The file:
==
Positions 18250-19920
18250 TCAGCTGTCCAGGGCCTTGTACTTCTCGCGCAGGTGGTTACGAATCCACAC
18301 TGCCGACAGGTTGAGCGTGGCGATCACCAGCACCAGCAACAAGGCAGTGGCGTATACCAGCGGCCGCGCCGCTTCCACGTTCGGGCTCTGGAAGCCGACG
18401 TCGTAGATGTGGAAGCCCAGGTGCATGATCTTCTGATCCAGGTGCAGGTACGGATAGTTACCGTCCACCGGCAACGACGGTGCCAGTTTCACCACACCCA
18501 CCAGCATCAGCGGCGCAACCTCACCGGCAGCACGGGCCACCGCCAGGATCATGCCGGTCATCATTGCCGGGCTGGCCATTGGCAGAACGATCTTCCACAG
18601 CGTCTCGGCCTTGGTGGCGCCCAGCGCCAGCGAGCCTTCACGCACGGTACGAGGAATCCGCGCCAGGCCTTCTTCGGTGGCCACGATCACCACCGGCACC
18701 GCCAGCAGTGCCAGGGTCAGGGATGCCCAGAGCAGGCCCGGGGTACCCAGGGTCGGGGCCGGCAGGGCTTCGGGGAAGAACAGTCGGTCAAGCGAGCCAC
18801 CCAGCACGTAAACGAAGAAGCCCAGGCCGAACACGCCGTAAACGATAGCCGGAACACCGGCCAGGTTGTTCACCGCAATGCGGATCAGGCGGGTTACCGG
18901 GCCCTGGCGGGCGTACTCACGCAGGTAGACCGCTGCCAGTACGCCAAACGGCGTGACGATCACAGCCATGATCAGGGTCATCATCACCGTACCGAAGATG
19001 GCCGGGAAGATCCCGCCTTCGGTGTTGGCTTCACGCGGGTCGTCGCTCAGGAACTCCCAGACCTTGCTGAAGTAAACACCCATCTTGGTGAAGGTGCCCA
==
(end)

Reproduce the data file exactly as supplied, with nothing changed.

Positions 18250-19920
18250 TCAGCTGTCCAGGGCCTTGTACTTCTCGCGCAGGTGGTTACGAATCCACAC
18301 TGCCGACAGGTTGAGCGTGGCGATCACCAGCACCAGCAACAAGGCAGTGGCGTATACCAGCGGCCGCGCCGCTTCCACGTTCGGGCTCTGGAAGCCGACG
18401 TCGTAGATGTGGAAGCCCAGGTGCATGATCTTCTGATCCAGGTGCAGGTACGGATAGTTACCGTCCACCGGCAACGACGGTGCCAGTTTCACCACACCCA
18501 CCAGCATCAGCGGCGCAACCTCACCGGCAGCACGGGCCACCGCCAGGATCATGCCGGTCATCATTGCCGGGCTGGCCATTGGCAGAACGATCTTCCACAG
18601 CGTCTCGGCCTTGGTGGCGCCCAGCGCCAGCGAGCCTTCACGCACGGTACGAGGAATCCGCGCCAGGCCTTCTTCGGTGGCCACGATCACCACCGGCACC
18701 GCCAGCAGTGCCAGGGTCAGGGATGCCCAGAGCAGGCCCGGGGTACCCAGGGTCGGGGCCGGCAGGGCTTCGGGGAAGAACAGTCGGTCAAGCGAGCCAC
18801 CCAGCACGTAAACGAAGAAGCCCAGGCCGAACACGCCGTAAACGATAGCCGGAACACCGGCCAGGTTGTTCACCGCAATGCGGATCAGGCGGGTTACCGG
18901 GCCCTGGCGGGCGTACTCACGCAGGTAGACCGCTGCCAGTACGCCAAACGGCGTGACGATCACAGCCATGATCAGGGTCATCATCACCGTACCGAAGATG
19001 GCCGGGAAGATCCCGCCTTCGGTGTTGGCTTCACGCGGGTCGTCGCTCAGGAACTCCCAGACCTTGCTGAAGTAAACACCCATCTTGGTGAAGGTGCCCA